Part Three of Three
Advice From a Volunteer Church Fundraiser
Church fundraising requires prayer. That is at the heart of the advice offered by Willis White who served as campaign co-chair for his church's $3.5 million campaign. We asked him how he prepared for the campaign. "Continuous prayer," was his first response. "I also had agreement from my family as this was a three-year commitment that would take a lot of my time. And my family had to make a meaningful gift over-and-above our giving, if I was to ask others to do so. We gave, and the Lord rewarded us. We were very committed; we believe in a church being debt free. There is power in being debt free, and we wanted the church to be debt free. That empowered and inspired us."
White was an ideal campaign co-chair in our estimation. We asked him for his opinion on what makes a good church campaign leader. "You have to be committed and have faith in what you are doing. You need good leadership and organization; clear goals and a strategy for achieving those. The campaign should have a defined time period; and the church membership must buy-in. You need people to lead the effort that can get other people to buy-in. You have to have marketing and sales skills in order to appeal to people who can give. You need good communication skills. You have to enjoy communicating with others and feel comfortable doing so. A church campaign needs everyone's involvement; you have to be communicating to everyone about what is going on and how people can get involved.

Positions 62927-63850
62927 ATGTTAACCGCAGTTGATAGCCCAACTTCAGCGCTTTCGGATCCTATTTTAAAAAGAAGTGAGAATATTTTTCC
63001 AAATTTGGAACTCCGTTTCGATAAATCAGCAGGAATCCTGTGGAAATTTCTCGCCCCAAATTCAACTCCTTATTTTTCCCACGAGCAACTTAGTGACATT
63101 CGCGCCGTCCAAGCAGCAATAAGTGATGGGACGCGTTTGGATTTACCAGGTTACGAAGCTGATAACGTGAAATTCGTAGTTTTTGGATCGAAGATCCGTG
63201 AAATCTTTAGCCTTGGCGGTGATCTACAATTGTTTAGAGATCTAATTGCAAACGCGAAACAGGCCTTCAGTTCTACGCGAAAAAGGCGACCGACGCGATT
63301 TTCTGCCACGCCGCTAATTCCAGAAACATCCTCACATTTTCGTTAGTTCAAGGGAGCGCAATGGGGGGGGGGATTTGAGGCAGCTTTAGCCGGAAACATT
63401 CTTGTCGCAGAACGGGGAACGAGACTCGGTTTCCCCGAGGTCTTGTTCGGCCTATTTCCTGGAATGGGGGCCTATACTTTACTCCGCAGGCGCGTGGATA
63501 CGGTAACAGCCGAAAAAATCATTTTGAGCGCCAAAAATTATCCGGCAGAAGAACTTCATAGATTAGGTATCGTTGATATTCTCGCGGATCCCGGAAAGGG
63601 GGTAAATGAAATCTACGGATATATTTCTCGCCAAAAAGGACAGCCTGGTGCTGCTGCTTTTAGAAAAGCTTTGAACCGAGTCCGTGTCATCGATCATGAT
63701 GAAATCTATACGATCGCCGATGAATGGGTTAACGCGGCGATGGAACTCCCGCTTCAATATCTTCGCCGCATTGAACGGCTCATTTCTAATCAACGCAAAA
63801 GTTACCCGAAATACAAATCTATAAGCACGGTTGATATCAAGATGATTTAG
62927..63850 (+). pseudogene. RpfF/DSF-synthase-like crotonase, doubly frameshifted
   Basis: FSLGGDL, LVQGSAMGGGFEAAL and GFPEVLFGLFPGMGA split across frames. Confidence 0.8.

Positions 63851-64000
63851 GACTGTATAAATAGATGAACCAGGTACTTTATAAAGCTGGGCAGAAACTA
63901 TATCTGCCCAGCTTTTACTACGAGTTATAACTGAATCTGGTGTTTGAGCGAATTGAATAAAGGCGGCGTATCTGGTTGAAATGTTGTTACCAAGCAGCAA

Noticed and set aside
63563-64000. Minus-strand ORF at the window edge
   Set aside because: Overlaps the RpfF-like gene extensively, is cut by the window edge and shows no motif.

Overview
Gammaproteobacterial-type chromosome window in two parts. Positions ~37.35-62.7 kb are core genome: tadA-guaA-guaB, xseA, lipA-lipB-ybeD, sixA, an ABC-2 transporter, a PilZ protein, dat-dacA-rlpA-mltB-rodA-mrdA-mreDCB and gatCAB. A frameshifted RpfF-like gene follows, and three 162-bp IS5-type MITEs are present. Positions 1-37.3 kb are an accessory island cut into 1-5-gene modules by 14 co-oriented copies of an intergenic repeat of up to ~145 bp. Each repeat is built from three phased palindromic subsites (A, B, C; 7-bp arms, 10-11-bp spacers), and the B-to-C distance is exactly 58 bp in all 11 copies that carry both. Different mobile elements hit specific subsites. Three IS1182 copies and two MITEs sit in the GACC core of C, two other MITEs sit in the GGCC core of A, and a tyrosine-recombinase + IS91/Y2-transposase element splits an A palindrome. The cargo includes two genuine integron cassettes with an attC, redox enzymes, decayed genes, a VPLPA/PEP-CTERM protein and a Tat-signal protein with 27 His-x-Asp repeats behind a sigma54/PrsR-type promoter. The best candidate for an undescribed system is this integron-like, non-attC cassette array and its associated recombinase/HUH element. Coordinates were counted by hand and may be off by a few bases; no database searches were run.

While the campaign enjoyed success, it also faced challenges. "Prior campaigns related to our Family Life Center were not able to achieve their goals. Yet people who had given to those campaigns felt the debt had been paid off because there had been no final report at the end of the first campaign. We also had a building campaign going on, and we had to communicate the difference between the building campaign and the Family Life Center campaign. Another challenge was communicating the importance of giving beyond tithes and offerings. We needed to maintain current revenue from tithes and offerings and have people give above-and-beyond to this campaign.
"Finally, the economic climate was a big challenge. We launched during a time that was compared to an economic depression. We are located in an African American community where people were facing unemployment and foreclosure while we were asking for campaign gifts. The membership was very prayerful, they had faith, and they believed that if they gave it would be returned to them two-fold."
© Copyright Mel and Pearl Shaw.
[Mel and Pearl Shaw are the owners of Saad & Shaw. They provide fundraising counsel locally and nationwide. Visit them at www.saadandshaw.com or call (901) 522-8727.]